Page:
Saturday, December 17, 2011

Lessen Worry; Become Merry

A newly-wed girl started weeping profusely without waking up from bed in the morning. Her mother asked why she was crying. “May be someday my husband would be going in a ship- he told me  yesterday he loves sea-travel- and it may meet with an accident and drown and he will die.”                
Well, this may look unreasonable.  She is weeping over an imagined situation which may never come to pass. But we all do this sort of things very often: we blow up something that may never come to pass and worry.  And  we know worry will strangle or choke us off. 
Many of us feel we do something only when we worry.   A day of worrying is exhausting, harder than work.  It leads nowhere; analysing an imagined event threadbare makes your body and mind simply paralysed. 
People waste their lives  stuck in a state of constant worry. They worry about their children's poor grades, future, work, about the attitude of the boss, relationships with others, diseases,  enemies, travel, the leak that has been developed in the roof……..
Worrying is a help if it makes you to take action, to solve a problem, avoid bad things or prepare you for the worst.  But that rarely happens and in mostly worry becomes a problem of its own. Some of us even worry about worrying too.  Worry induces fears and sends one’s anxiety levels soaring which interfere with one’s day-today life. It is normally a habit and this can be overcome by training your brain to look at life from a better perspective.  The greatest comforting thought is that almost everyone worries-- great leaders, painters, singers, authors, rich, poor, all.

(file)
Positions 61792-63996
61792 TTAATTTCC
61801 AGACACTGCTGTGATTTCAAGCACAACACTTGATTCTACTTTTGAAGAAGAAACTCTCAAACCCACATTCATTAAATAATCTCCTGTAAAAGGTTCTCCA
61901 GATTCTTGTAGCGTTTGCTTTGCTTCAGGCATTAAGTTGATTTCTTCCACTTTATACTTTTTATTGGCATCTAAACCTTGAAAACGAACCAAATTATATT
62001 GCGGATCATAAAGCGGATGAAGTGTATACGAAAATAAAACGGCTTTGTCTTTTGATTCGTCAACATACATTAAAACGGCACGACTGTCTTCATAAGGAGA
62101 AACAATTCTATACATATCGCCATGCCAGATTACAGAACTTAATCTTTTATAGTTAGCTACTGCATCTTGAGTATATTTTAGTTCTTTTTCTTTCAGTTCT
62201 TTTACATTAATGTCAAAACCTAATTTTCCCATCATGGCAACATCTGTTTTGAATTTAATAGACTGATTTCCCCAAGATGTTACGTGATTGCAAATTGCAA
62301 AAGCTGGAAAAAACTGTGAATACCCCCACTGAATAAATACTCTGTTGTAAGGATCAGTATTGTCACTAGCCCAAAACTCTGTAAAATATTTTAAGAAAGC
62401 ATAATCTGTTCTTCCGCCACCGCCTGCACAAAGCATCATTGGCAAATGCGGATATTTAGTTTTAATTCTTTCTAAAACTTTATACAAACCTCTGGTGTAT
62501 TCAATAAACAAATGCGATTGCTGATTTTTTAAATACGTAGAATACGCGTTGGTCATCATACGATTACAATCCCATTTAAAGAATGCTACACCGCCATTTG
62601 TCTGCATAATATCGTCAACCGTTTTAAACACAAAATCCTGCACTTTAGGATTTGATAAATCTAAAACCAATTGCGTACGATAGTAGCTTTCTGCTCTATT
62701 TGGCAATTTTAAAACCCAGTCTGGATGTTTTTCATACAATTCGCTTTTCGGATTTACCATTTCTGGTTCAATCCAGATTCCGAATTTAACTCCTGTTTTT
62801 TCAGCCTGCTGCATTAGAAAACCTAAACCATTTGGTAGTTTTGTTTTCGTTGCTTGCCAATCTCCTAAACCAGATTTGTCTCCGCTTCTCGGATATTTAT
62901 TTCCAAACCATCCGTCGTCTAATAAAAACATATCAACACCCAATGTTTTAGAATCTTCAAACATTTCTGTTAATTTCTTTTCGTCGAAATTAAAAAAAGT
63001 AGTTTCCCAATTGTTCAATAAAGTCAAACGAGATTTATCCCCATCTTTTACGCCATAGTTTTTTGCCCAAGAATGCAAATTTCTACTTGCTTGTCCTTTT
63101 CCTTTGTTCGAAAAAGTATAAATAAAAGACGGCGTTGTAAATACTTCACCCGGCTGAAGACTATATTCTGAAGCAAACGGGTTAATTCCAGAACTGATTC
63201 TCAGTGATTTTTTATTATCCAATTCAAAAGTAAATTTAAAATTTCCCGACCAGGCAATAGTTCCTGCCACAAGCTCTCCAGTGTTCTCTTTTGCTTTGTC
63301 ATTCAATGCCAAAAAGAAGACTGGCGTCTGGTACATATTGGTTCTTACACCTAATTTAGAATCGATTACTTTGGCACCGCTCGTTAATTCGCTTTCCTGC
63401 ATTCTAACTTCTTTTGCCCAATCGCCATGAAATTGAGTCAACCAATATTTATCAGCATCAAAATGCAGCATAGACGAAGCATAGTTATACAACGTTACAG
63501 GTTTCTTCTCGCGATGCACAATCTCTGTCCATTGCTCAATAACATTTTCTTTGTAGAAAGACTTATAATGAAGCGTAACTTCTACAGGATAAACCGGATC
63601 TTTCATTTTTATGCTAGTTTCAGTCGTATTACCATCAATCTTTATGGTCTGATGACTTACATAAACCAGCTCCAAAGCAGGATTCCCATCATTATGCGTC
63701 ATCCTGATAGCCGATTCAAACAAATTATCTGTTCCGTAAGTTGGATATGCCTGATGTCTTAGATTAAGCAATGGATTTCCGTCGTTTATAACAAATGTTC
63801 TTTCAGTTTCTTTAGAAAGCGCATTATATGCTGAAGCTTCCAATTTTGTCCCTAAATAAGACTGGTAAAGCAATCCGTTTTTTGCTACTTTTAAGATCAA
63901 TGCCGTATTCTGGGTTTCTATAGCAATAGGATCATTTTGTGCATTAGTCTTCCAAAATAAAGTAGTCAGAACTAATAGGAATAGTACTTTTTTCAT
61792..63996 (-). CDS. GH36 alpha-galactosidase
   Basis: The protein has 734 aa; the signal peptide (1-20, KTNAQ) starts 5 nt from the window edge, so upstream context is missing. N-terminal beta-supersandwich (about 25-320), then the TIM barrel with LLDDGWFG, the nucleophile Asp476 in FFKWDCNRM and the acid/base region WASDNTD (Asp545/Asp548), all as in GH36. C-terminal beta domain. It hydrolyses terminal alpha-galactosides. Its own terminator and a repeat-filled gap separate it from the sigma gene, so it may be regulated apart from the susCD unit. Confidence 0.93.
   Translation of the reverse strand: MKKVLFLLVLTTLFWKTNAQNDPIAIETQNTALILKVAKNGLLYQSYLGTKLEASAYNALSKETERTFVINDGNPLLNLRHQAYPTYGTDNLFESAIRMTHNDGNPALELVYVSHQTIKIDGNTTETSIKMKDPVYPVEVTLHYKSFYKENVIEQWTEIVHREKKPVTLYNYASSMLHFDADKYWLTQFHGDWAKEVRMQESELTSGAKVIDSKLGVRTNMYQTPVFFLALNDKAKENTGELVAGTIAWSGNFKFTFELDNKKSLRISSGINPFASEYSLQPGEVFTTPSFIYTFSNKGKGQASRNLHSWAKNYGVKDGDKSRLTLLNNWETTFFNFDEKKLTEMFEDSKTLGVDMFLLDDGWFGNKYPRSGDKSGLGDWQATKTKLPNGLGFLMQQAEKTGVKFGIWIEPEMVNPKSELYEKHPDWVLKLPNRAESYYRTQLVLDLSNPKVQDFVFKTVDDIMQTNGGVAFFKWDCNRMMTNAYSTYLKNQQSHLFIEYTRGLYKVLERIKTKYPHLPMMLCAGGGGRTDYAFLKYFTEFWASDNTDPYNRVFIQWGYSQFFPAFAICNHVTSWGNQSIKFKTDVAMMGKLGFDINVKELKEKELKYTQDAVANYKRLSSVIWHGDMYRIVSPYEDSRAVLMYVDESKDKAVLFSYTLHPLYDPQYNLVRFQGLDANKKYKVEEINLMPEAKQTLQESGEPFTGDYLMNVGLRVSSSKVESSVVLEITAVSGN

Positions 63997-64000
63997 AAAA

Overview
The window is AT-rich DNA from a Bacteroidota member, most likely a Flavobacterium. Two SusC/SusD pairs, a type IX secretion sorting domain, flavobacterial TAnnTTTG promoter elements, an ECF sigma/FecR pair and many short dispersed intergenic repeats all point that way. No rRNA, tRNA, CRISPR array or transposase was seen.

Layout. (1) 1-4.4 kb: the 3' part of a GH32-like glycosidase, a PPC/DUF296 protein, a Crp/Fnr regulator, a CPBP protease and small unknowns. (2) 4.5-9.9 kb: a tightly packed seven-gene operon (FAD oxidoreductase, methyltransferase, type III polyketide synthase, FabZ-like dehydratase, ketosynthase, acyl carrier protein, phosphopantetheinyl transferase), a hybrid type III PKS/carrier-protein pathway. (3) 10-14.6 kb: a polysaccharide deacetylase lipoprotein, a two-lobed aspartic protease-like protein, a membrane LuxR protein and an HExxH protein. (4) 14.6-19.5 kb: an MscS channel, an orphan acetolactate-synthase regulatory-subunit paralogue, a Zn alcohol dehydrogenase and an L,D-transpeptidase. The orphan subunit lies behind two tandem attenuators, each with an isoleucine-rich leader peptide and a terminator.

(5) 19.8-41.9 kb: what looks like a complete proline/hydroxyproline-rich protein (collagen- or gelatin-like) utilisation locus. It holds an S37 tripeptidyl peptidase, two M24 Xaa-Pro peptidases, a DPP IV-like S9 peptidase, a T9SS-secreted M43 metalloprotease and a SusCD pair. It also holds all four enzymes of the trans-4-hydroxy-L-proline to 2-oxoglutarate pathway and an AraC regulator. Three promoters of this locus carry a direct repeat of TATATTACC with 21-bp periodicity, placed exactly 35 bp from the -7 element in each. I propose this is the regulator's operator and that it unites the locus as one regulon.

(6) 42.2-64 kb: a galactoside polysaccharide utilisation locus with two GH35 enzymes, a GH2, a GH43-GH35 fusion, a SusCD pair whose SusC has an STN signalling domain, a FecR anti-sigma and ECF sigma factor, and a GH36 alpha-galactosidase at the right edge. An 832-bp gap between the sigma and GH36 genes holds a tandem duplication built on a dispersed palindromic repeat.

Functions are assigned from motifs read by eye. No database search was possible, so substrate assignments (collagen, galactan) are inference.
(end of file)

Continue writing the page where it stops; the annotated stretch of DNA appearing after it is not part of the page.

I have heard about an old lady who worried all day long. But her real worry starts by the sunset. She worries just about anything and everything and the funniest thing is that none of her worries has ever materialized. Studies done on worry show that more than 95 percent of them never happen. And the remaining will happen whether you worry or not. So why worry at all?
Worry really burns us off while we are alive just like a pyre burns off a dead body. Let us cross the bridge when we come to it. Why should we fret over it from afar?
Worry does not help tomorrow’s problems in any way and the sad part is that it takes away today’s happiness. When we worry about the future, we are destroying the future itself. Worrying does not help anyone; still, many find it hard to stop it.   
Worry comes uninvited and most of us feel it is not within our control to get away from this nagging problem. They rob you of the ability to laugh, love and share joy with your dear ones.
Is there no way to control the same or at least mitigate its debilitating effects? Constant worrying takes a heavy toll as it gives sleepless nights and makes your days edgy and confused. You may even believe that constant worrying will lead to diseases or that it may drive you crazy.   
Well, if you sit and worry when it takes possession of your mind, it will bother you more and smother your faculties.  Worrying rarely leads to solutions.  You’re no more prepared to deal with them should they actually happen no matter how much time you spend brooding over even the worst case scenarios.